Wednesday, 30 July 2008

Day 33: Hamya

Sing to the tune of This is the song that doesn't end:

This is the blog that never ends
And it goes on and on my friends
Some people started reading it, not knowing what it was
And they'll continue reading it forever just because

Well, not really, but sometimes it feels that way :)

So today was another exhausting day in another city, and here I was thinking we'd have so much free time I would be able to catch up on my memorization of surat yaseen. But now I can barely keep my eyes open.

I did end up going to the beach this morning, only it turned out to be the exact same beach we went to a couple of days ago. It was a lot more crowded than it was at night, and windy, but on the plus side we could actually see the beach. And another good thing is that once the men realized that there was a big group of women approaching, they kept their distance, and didn't automatically gravitate towards the women.

We built a Tarimi mud house on the beach (pretty easy—just a big lump of sand) and a lot of us decided to actually swim which meant the bus driver wasn't really happy with us. We were supposed to have breakfast on the beach, which I was really looking forward to, but we couldn't because, and I quote: "there are too many men on the beach and it would be awkward for you to eat [with niqab]." I'm guessing he didn't realize everyone took their niqab off the second we got off the bus. Oops.

So we got back around 9am and were told to only have a quick shower because the bus was leaving at 10am. But of course we were running on AST (Arab Standard Time) and for some reason the men didn't show up before noon. And I'm the kind of person who can never sleep in public/ on a bus/ if it's noisy/ and (until I got here) if it's light so I was really exhausted.

We got to 'Hamya an hour and a half later, which is another city also by the coast. Its name is derived from the hot springs that fill the city.

Our first stop was at another school, named Batool (the one who worships a lot) after the Prophet's daughter Fatma al-Zahraa, who was also known as al-batool. We were all exhausted so we all kind of lay down for an hour or so, before lunching on (as is the norm) chicken and rice. But at least this chicken was more Moroccan-y, with spices. The best thing though was that dessert (which is usually bananas). The desser was…drum roll please…icecream!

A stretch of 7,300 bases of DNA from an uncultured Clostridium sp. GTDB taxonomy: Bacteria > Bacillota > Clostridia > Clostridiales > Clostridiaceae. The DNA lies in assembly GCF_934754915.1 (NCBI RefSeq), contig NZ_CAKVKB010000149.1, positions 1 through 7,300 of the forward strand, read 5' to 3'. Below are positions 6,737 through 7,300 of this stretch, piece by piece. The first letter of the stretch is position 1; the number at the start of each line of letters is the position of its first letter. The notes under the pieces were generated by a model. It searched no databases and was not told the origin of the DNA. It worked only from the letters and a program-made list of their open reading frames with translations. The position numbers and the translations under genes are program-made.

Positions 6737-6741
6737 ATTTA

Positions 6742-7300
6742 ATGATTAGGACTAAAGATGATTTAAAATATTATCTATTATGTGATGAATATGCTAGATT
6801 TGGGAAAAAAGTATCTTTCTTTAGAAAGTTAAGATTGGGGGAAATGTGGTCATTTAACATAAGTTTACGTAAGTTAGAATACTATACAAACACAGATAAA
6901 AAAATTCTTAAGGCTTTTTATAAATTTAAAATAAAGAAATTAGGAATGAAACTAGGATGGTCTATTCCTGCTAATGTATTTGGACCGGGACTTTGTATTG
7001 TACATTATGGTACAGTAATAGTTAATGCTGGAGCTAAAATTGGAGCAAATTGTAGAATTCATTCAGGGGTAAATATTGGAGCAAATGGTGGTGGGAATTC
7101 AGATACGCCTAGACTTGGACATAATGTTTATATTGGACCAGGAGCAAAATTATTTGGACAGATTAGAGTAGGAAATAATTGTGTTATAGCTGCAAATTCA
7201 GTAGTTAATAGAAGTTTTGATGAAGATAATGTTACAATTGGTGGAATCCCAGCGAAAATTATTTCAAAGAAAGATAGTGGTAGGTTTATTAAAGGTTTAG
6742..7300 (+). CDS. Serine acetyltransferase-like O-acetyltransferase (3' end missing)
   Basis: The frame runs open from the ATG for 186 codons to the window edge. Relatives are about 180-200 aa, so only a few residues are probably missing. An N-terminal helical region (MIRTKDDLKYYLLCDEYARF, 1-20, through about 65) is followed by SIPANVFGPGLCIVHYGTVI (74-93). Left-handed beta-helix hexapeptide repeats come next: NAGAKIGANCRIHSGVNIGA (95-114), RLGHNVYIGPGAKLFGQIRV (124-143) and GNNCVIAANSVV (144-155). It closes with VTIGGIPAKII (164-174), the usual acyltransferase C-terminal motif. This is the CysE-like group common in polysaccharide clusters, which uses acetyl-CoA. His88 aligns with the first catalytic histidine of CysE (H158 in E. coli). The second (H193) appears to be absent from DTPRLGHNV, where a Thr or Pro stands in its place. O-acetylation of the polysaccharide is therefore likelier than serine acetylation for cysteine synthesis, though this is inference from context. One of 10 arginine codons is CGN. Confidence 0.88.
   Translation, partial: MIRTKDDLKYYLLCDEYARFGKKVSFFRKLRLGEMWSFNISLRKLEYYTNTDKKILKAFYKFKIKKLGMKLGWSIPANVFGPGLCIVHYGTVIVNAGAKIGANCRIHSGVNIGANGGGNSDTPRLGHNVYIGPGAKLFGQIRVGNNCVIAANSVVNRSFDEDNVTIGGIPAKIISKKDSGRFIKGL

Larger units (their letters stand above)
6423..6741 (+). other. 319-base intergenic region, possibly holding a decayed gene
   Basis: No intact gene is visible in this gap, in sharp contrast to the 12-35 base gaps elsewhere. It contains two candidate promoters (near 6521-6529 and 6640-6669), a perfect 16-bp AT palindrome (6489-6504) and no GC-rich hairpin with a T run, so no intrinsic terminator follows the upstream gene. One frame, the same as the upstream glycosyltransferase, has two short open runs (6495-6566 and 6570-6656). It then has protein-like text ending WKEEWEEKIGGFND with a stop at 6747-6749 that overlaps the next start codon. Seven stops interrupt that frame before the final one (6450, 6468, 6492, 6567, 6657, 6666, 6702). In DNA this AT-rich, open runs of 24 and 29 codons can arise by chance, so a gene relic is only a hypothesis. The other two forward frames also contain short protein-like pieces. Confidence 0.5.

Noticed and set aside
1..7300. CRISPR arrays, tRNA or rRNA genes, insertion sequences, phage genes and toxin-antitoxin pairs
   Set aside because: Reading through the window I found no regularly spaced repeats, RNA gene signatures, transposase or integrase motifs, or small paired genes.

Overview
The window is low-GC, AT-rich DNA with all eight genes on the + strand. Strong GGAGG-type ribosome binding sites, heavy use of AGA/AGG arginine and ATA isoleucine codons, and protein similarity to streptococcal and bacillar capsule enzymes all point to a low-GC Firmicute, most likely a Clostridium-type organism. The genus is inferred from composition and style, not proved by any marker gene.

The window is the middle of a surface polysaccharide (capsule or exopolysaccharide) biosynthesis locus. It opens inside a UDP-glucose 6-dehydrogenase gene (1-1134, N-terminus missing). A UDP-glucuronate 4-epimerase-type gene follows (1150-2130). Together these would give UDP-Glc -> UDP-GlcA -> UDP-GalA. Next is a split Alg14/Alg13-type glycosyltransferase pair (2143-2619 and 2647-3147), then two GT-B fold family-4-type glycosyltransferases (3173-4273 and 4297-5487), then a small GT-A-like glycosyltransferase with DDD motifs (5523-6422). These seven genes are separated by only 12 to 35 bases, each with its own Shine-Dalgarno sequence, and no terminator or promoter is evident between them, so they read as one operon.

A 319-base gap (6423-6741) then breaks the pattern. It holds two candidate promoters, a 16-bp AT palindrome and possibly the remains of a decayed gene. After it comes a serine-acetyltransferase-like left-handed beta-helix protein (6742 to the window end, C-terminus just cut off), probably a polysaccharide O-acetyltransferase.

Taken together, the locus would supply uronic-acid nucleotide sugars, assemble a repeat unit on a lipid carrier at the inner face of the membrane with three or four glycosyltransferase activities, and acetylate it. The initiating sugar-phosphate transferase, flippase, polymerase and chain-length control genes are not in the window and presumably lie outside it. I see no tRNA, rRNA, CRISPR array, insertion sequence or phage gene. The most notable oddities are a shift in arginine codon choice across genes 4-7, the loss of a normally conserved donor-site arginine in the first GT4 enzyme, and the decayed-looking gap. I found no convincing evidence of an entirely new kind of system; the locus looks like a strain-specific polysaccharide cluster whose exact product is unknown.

We then made our way to the hot springs, which the Yemenis believe has shifa' (healing) properties—it's always hot and never dries up. The springs are located in one of the palm tree-filled valleys, so we finally got to visit one of them. And this one was especially unique because it was located directly on the beach; I felt like I was in a scene from Lost. The water was boiling hot (it literally scalded my hands) and smelled kind of eggy.

After that we went to a ribat (combination library and mosque) to attend a lecture by Habib Umar. Unfortunately we were all so tired that at least half of us fell asleep. which I guess was ok since there was no translation which almost everyone needed.

After the lecture was over (just before maghrib) we got on the bus to make our way over to the mawlid that was being held back in Makkala, but the majority of us were so tired the bus just took us back to our hotel.

Everyone was so tired and exhausted, but I'm guessing after relaxing in the air conditioned rooms and lying on the beds for a bit we felt better, because suddenly (and I can't believe this) everyone started prank calling each other.

Then we started getting hungry and ordered room service: spaghetti and chicken escalope and humus and tabbouleh and burgers and fries :) Because even though our usual breakfast/ sometimes dinner menu (rooti (artsian) bread, chocolate spread, white cheese, jam) is good, it does get very repetitive, especially if you have it twice a day). And somehow, without planning it, we ended up having a mini party in our room.

And just as we were about to split up into our respective rooms, we got news that we would have a trip to a Yemeni souk (market) at around 10pm, after the brothers got home from a walima (feast) at a wedding (yeah, they got invited and we didn't. Figures).

So we wait around for a couple of hours, and then we were told that unfortunately the trip was cancelled because the men were late back.

So I'm ending today's post by moaning about how much better the men have it. They got to chill in the pool this morning playing waterpolo while we had to swim in abayas and hijab on the beach; they have a sheikh with them so they can utilize their free time listening to lectures while we're stuck in a school doing nothing for a couple of hours; we get home and wait for a couple of hours for them to come back from a wedding feast; and our outing to the souk gets cancelled because of them. Elhamdulela.

Today's Quote: "God gives the dunya (world) to who He loves and doesn't love, but only gives the deen (religion) to those He loves" Habib Umar


Anonymous said...

may ALLAH bless the man in tarim
and make them guidence to their family.
Insha ALLAH with your oatient youwill get reward and thsi time alone can help you alot in reflecting or being with ALLAH.
ALLAH knwo best.alhamdulilah

sistahmimo said...

lol, I haven't read this entire page yet but your song was exactly what I was feeling!! lol, mashaAllah you write beautifully, but I have been sitting here all day w/ the exception for prayer times and to prepare snacks for the kids, thinking okay I will almost be done..and now inshaAllah I peeked, I'll be done before the adhan of maghrib..may Allah reward you for sharing your experiences and for writing honestly. I have been wanting to go to Tarim since 2001, and now that I am married and w/ kids..i'm thinking wouldn't it be nice to go at age 40, the kids will be more independant, so I could go and benefit, w/out distractions from inshaAllah, Allahu Kareem.